Data Table: One (Values of horizontal distances and time)
This table provides the calculated horizontal distances (x) in (ft) and the time (t) in seconds. The time increment is 0.5 seconds. Horizontal distances are obtained using the formula x = v0xt. The initial horizontal distance is taken as 0.
Chart 1: Horizontal Distance against time Graph of x against t
This chart shows the relationship that exists between the horizontal distances (x) and the time (t). From the graph, it is evident that there is a positive linear relationship between the horizontal distances and the time. This indicates that the velocity is constant. Consequently, the horizontal acceleration does not change.
Figure 1: Graph of x against t
Data Table: 2(Values of Vertical distances and time)
This table provides the values of the time (t) and the corresponding vertical distances (y). The initial vertical position of the plane is 300 ft. This value has been incorporated in the formula y = y0 + ½ ayt2 to obtain the other respective vertical distances with respect to the changing time intervals. The inclusion of acceleration due to gravity is because it contributes to the fall of the supplies. Since the drop is causing a reduction in the vertical, a minus sign is included to ensure that the height decreases from 300 until it reaches the ground (0).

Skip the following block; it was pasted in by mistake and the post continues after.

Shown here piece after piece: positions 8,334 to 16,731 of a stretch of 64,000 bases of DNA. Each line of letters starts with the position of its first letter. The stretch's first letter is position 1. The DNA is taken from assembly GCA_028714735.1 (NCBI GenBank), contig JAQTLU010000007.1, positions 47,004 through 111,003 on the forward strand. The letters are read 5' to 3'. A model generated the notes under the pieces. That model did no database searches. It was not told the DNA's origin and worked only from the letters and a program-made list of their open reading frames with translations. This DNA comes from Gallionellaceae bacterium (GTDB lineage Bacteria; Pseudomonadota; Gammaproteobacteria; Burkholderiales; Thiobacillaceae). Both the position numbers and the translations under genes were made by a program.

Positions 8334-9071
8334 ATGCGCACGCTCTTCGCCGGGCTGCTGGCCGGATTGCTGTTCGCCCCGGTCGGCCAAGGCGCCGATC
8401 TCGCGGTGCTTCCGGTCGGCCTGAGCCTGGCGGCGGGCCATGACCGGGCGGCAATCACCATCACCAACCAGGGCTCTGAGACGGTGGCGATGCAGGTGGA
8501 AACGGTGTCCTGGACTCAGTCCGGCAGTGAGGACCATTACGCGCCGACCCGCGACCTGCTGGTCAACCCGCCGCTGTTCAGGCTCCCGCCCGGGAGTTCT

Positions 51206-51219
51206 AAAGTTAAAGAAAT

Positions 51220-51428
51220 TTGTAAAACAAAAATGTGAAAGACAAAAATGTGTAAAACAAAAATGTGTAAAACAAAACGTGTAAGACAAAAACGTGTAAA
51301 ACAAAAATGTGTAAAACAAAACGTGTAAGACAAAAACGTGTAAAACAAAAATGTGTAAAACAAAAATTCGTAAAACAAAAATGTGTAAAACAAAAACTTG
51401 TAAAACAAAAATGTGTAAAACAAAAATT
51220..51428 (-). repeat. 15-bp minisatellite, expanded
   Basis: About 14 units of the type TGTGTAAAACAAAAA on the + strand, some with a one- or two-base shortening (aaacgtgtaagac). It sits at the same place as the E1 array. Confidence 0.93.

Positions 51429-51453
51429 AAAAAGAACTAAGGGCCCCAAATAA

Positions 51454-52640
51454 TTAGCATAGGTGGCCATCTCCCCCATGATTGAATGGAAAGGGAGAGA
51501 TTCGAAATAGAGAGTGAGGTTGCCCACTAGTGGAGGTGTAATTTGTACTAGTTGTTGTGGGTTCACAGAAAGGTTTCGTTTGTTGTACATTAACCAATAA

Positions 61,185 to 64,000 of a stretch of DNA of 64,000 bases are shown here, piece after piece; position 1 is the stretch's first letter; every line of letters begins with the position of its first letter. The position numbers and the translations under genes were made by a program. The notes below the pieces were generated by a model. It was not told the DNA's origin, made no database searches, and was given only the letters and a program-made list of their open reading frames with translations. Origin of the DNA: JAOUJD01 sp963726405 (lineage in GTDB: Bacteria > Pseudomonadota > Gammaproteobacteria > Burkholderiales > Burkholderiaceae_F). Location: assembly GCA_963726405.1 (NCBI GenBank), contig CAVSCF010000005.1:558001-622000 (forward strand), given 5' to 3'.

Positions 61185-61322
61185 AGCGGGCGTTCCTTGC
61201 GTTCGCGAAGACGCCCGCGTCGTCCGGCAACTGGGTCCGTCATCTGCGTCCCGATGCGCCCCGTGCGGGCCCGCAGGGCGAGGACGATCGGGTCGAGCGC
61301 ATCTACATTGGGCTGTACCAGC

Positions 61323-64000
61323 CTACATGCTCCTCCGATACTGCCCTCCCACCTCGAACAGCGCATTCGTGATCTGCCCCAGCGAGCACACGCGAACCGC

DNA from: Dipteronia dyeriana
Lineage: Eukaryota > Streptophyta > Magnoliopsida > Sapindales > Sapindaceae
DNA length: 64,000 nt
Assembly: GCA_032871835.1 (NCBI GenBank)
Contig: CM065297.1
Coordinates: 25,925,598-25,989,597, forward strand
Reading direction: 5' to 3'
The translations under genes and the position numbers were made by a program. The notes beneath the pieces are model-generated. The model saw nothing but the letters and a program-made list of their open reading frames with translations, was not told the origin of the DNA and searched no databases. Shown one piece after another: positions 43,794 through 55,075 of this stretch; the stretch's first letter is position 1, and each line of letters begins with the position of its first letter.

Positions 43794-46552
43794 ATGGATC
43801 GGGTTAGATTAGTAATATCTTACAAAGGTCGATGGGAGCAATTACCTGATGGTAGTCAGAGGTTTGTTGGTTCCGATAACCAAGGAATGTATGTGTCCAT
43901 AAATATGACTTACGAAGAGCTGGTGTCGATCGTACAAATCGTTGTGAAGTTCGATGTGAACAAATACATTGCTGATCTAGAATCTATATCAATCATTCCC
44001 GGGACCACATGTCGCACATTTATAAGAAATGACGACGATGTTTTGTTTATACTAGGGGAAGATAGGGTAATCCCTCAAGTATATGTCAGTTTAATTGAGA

Chart 2: Vertical Distance against time. Graph of y against t
This chart indicates the relationship of the supplies fall against time (t). The graph is a curve. This indicates that the velocity changes with the increase in time. From the graph, the time that the supplies hit the ground can be established.
Figure 2: Graph of y against t
Data Table: 3 (Values of Vertical and Horizontal distances and time)
This table outlines the combined horizontal and vertical distances at 0.5 time increments. From the data, it can be established that, at a certain time a substantial horizontal distance will be covered when supplies hit the ground. Additionally, the initial horizontal distance is zero while the initial vertical distance is 300. The increase in the horizontal distance corresponds with a decrease in the vertical distance. This graph provides an indication of the projectile motion of the supplies from the plane until they reach the ground.
Chart 3: Vertical and Horizontal Distance against time. Graph of x, y against t
This chart is used to find a quick estimate of the horizontal position of the supplies when they hit the ground. At a time between 1 and 1.5 seconds, the horizontal distance will be the same as the vertical distance.
Figure 3: Graph of Vertical and Horizontal Distances against Time
Goal Seek time value
The goal-seek time value was established as 4.3166. The essence of this value is to get the exact time when the supplies will hit the ground. No more distances will be covered beyond this time.